*On the Thursday, April 1 edition of “Tamron Hall,” Matthew Rushin, a young man with autism, opened up about the difficult ramifications following the 2019 life-altering car accident that led to an unprecedented 10-year prison sentence. The harsh sentencing ignited the viral “Free Matthew Rushin’” campaign that dominated local and national headlines.
Rushin was joined by his mother Lavern for their first joint television interview, taking place just two days after his early release resulting from a conditional pardon from Virginia Governor Ralph Northam. During the emotional interview, Matthew recalled the night of the accident and detailed the two years he spent behind bars. The mother-son duo also opened up about their long-awaited reunion, and Lavern weighed in on the false allegations that her son’s accident was a suicide attempt.
Matthew on his experience with law enforcement at the scene of the accident:
“It felt like I was talking to mannequins, like in all sense of that word… they stood there staring at me. And it was almost as if they already knew what I was being charged with before I even started speaking to anyone.”
Matthew on his time spent in prison:
“The best that I could do was stay true to myself and show people that I’m not the individual they paint me to be.” He continued, “They painted me as someone who is vindictive and malicious and someone who I guess satiates their inner demon by harming others and I show the world, everyone, that I’m not that person.”
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Matthew on his hopes for the other victims involved in the car accident:
“I pray for them every night. Although they might have rather negative opinions towards me, I still pray for them because we’re all God’s children. And regardless of what’s happened to us, we all deserve to live. And I’m more than grateful that they lived. And I hope they continue to live. I hope one day [George Cusick] returns to how he used to be.”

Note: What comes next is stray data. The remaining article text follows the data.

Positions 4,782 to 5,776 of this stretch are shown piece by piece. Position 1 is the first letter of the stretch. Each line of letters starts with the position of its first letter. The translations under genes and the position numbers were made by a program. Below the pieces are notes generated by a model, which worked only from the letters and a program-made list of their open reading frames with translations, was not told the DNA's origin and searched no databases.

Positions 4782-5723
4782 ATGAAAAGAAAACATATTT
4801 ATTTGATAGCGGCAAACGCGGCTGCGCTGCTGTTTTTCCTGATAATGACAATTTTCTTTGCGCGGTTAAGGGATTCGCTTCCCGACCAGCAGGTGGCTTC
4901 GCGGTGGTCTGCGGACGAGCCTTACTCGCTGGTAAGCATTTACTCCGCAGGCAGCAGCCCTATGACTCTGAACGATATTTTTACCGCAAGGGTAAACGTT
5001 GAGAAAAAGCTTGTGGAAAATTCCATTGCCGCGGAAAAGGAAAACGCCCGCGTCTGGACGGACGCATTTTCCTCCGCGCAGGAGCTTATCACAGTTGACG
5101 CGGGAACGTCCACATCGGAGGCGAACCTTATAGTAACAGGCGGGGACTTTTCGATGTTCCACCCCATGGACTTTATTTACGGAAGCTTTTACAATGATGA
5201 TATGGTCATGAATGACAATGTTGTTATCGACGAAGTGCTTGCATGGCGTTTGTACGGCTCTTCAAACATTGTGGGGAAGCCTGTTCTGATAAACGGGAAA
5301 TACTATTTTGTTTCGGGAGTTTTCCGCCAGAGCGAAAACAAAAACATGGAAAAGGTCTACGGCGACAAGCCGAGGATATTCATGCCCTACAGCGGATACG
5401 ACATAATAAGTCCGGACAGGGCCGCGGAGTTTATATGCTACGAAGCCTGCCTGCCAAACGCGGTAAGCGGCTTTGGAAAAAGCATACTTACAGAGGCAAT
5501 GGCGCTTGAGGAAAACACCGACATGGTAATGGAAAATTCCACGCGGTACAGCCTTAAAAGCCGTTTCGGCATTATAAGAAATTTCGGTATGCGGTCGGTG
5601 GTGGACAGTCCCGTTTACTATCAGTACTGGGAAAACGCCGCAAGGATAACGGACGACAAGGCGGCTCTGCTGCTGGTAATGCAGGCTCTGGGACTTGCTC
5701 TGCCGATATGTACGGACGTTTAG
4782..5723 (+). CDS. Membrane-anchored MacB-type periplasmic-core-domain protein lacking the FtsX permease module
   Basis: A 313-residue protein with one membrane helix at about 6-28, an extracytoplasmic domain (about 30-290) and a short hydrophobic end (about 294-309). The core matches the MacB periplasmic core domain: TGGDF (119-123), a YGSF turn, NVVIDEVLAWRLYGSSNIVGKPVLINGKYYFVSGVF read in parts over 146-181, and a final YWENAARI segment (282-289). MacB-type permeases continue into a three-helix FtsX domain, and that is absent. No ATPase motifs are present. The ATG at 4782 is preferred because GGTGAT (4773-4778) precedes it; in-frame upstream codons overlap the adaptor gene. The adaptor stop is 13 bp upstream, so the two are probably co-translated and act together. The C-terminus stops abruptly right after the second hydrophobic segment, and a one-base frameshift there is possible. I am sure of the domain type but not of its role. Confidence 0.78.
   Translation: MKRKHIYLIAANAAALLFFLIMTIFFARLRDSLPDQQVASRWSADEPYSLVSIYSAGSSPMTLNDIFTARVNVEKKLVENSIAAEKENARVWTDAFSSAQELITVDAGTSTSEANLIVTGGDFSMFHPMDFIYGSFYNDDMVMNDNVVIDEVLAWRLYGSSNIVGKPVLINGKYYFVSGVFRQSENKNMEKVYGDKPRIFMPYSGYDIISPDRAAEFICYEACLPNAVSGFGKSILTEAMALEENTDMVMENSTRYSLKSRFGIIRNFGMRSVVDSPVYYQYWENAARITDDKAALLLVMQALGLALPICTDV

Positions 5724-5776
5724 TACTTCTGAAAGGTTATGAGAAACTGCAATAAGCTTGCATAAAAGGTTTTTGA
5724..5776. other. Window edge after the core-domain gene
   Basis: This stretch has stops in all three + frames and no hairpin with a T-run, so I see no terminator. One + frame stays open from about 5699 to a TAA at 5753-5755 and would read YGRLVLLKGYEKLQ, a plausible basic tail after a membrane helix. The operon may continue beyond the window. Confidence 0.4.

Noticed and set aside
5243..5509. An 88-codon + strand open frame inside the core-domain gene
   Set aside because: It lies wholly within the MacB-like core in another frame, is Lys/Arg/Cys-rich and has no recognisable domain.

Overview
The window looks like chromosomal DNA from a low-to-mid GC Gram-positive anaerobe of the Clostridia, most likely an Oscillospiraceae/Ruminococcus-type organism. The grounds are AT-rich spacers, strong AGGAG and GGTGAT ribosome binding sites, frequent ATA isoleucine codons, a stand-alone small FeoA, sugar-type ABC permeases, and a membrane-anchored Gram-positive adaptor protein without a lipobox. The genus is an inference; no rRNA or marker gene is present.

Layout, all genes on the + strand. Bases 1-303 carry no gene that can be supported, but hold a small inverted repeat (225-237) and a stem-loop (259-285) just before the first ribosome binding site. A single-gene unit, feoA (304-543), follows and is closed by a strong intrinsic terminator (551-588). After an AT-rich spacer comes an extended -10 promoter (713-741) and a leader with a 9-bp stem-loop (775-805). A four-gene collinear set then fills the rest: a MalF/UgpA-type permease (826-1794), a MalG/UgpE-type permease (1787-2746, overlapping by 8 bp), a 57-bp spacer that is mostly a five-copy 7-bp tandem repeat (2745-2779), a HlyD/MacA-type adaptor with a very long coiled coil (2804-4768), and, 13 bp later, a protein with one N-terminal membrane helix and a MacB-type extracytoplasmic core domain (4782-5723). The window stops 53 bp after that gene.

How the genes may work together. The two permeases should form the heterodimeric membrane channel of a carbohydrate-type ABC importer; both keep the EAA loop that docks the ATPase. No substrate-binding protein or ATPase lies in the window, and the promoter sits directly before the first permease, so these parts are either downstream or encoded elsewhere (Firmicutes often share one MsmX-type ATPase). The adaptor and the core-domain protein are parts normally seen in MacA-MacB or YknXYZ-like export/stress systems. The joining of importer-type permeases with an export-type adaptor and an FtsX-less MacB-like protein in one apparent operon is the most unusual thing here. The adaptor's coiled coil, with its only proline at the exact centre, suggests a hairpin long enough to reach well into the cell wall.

Lavern on her reaction when she first heard about Matthew’s accident:
“Well, when I looked at the phone, I didn’t recognize the phone number, but I answered it because I was trying to get ahold of him. And I answered it, and it was an officer and he said, ‘Ms. Rushin, Matthew Rushin has been in a car accident.’ I said, ‘Well, can I speak to him? What happened?’ They weren’t giving me any information. The only information that they gave me was where the location was, and my heart just dropped. If they weren’t giving me any indication of what had happened, I was thinking, ‘Well, you know, is he alive?’ And I did disclose to the officer at that time, I said, ‘Matthew is autistic. And if I’m understanding what you’re telling me, he’s gonna need somebody there.’ I said, ‘Do you realize two years ago he was in an accident, and he was in a coma? And he’s probably you know, having PTSD from that and not being able to communicate.’ So when I got that phone call, I didn’t know what to say, what to do.”
Lavern on the false allegations that Matthew’s accident was a suicide attempt: